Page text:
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06/25/97 PEOPLE STATE ILLINOIS v. PORFIRIO TORRES

June 25, 1997

THE PEOPLE OF THE STATE OF ILLINOIS, PLAINTIFF-APPELLANT,
v.
PORFIRIO TORRES, DEFENDANT-APPELLEE.



Appeal from the Circuit Court of Cook County. 87 CR 473. Honorable Colleen McSweeney-Moore, Judge Presiding.

As Corrected July 16, 1997. Released for Publication August 5, 1997.

The Honorable Justice Cahill delivered the opinion of the court. Cousins, P.j., and Leavitt, J., concur.

The opinion of the court was delivered by: Cahill

JUSTICE CAHILL delivered the opinion of the court:

We review dismissal of a criminal information charging defendant, Porfirio Torres, with delivery of cocaine. The information was filed on January 13, 1987, and dismissed over eight years later on September 11, 1995. For much of that time Torres was in Mexico. The trial court found that the State failed to provide Torres a speedy trial as required by the Illinois and United States Constitutions, and failed to comply with the Agreement on Detainers in the Illinois Unified Code of Corrections (730 ILCS 5/3-8-9 (West 1994)). We reverse and remand with directions to reinstate the information.

The events that led to dismissal of the information in this case stretched over eight years.

Torres, a Mexican citizen, entered the United States on a visitor visa in 1977. He came to Chicago, where he married a United States citizen and fathered two children. The Immigration and Naturalization Service (INS) issued a show cause order in February 1983, alleging that Torres was subject to deportation for remaining in the United States longer than allowed under his visa. Then, in October 1983, Torres pled guilty in the circuit court of Cook County to a felony charge of perjury on a voter's registration application. Though not incarcerated for the offense, Torres was ineligible, as a result of the felony conviction, to apply for legal residency or amnesty.

The record is silent for three years. But we know that Torres was in Cook County on December 3, 1986. He was arrested in Cook County on that date by the Metropolitan Law Enforcement Group and charged with delivery of cocaine having a street value of $136,000. The next day, at a preliminary hearing, a finding of probable cause was entered and bond was set at $75,000 (a "D" bond requiring a 10% deposit). Torres demanded trial.

Torres posted bail on the evening of December 18, 1986, but was held at the Cook County jail until the following day, when he was transferred to the custody of the INS under a federal warrant issued on that date. The warrant was based on the allegations of the show cause order entered in 1983. Three days later Torres posted bond on the federal charges. He was now free on bonds on both federal and state charges.

The record over the next two years established the following: Torres or his lawyer appeared in federal court on January 22, May 18, September 9, and November 3, 1987. Torres asked for continuances of the federal case to pursue a collateral attack on the state perjury conviction of 1983. Meanwhile the state criminal case was continued by agreement 10 times between January and December. So passed 1987.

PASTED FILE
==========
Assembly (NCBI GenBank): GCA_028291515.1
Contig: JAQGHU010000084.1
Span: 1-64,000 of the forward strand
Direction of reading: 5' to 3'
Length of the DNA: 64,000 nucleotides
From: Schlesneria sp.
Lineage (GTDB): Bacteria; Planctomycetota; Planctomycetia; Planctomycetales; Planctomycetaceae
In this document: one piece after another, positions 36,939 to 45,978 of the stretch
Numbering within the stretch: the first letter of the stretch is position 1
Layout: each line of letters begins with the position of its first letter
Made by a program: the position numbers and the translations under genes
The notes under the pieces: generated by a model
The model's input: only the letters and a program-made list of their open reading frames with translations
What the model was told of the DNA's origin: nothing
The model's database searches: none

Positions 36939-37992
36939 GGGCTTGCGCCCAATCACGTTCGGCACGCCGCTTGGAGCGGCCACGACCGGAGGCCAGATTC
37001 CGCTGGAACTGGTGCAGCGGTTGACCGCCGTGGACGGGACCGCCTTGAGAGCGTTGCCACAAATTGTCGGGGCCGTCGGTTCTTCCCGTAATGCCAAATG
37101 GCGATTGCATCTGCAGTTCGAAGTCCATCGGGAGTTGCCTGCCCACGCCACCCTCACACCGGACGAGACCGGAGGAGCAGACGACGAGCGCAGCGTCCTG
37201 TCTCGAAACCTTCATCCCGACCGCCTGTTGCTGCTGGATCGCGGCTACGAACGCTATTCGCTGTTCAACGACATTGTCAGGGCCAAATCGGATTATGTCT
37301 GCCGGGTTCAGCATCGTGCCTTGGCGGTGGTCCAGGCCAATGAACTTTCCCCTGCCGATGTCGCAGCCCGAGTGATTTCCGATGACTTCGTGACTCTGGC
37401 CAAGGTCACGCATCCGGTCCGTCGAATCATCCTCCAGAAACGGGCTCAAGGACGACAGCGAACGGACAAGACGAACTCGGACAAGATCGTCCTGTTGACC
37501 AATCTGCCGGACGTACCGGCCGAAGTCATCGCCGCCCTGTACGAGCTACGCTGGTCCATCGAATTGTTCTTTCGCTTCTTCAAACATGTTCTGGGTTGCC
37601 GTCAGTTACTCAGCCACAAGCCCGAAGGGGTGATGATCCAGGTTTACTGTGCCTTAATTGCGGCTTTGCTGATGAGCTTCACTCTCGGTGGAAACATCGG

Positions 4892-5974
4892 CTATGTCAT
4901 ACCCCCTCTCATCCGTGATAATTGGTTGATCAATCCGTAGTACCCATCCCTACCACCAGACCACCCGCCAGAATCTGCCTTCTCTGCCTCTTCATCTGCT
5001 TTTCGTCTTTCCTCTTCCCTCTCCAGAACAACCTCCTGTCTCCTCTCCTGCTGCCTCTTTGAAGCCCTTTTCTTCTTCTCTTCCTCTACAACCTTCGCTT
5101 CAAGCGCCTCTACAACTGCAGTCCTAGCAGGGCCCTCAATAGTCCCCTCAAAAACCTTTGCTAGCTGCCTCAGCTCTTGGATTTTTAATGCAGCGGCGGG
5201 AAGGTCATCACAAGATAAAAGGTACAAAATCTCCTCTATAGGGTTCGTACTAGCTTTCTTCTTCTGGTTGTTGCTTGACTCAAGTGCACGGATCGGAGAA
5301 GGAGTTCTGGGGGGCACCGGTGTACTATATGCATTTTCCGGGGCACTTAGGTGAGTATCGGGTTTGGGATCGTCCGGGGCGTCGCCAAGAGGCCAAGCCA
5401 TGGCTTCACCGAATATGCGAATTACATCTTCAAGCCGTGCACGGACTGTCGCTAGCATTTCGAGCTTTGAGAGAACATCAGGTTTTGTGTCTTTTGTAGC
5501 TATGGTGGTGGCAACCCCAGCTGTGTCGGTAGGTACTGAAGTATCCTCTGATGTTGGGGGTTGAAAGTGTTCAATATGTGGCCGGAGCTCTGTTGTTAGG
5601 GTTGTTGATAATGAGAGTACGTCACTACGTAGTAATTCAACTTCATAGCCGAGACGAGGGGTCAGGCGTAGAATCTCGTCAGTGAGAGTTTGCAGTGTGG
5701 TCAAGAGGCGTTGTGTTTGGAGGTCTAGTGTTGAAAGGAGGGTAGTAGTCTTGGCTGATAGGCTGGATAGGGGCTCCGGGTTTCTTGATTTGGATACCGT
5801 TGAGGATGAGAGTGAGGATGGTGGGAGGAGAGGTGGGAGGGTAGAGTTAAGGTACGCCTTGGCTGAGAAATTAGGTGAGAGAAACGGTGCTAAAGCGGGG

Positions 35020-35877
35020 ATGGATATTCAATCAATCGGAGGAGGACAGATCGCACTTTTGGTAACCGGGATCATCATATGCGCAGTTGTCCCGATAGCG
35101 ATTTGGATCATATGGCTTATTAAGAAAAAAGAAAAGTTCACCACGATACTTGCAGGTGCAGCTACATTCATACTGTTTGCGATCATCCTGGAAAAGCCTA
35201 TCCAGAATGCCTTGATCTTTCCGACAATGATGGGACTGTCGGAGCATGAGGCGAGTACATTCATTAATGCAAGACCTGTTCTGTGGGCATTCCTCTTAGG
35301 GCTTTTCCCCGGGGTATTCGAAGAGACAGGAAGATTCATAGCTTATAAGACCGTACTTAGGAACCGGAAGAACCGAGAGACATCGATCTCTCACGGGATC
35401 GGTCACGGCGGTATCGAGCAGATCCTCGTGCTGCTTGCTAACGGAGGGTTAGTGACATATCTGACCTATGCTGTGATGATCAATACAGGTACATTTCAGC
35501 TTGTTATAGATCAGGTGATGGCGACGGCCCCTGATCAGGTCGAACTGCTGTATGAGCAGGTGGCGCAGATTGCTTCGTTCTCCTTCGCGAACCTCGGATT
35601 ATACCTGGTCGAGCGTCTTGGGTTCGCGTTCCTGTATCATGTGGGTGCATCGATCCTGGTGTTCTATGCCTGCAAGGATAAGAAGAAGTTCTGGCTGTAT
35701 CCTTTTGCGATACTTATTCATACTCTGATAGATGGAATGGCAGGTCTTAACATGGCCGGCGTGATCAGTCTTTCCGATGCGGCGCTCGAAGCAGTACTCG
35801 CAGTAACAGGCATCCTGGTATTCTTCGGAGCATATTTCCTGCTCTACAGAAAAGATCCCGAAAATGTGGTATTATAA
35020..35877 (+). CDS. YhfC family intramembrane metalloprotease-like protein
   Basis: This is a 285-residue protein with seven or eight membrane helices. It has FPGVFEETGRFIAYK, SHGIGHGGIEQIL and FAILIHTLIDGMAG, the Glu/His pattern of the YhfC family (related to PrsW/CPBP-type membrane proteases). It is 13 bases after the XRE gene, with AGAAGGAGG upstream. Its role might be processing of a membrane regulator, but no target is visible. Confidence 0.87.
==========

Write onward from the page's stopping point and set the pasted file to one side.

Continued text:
1988 began as 1987, when on February 16, Torres was granted another continuance in federal court until after a state court date of March 16. The federal judge continued the matter until March 29.

At the March 29 hearing, Torres told the federal judge that his state charge was set for trial on April 26. The judge told Torres he would allow him voluntary departure, instead of deportation, so Torres son could finish school and Torres could wind up his criminal matter. He then entered an order allowing Torres to leave the country voluntarily no later than July 1.

Neither Torres nor his attorney appeared on April 26 in the state matter. The assistant State's Attorney told the court that Torres' attorney was on trial and agreed to a June 8 continuance. It was later learned that Torres left the country on or about June 4, 1988.

The story is not quite over. A lawyer for Torres appeared on June 8. He represented that he had been in contact with Torres within the last week and that Torres might have mistakenly gone to another courtroom on the morning of June 8. The trial court entered a bond forfeiture but did not issue a warrant. The court set June 23 for entry of judgment on the bond and directed the lawyer to bring Torres before the court earlier if possible. On June 23 the lawyer appeared and stated that Torres was in Mexico "at the request of the INS." He did not inform the trial court that Torres had been granted a voluntary departure by the federal court to occur no later than July 1 so his son could finish school and he could wind up his state criminal charges. The trial court ordered notice of the bond ...


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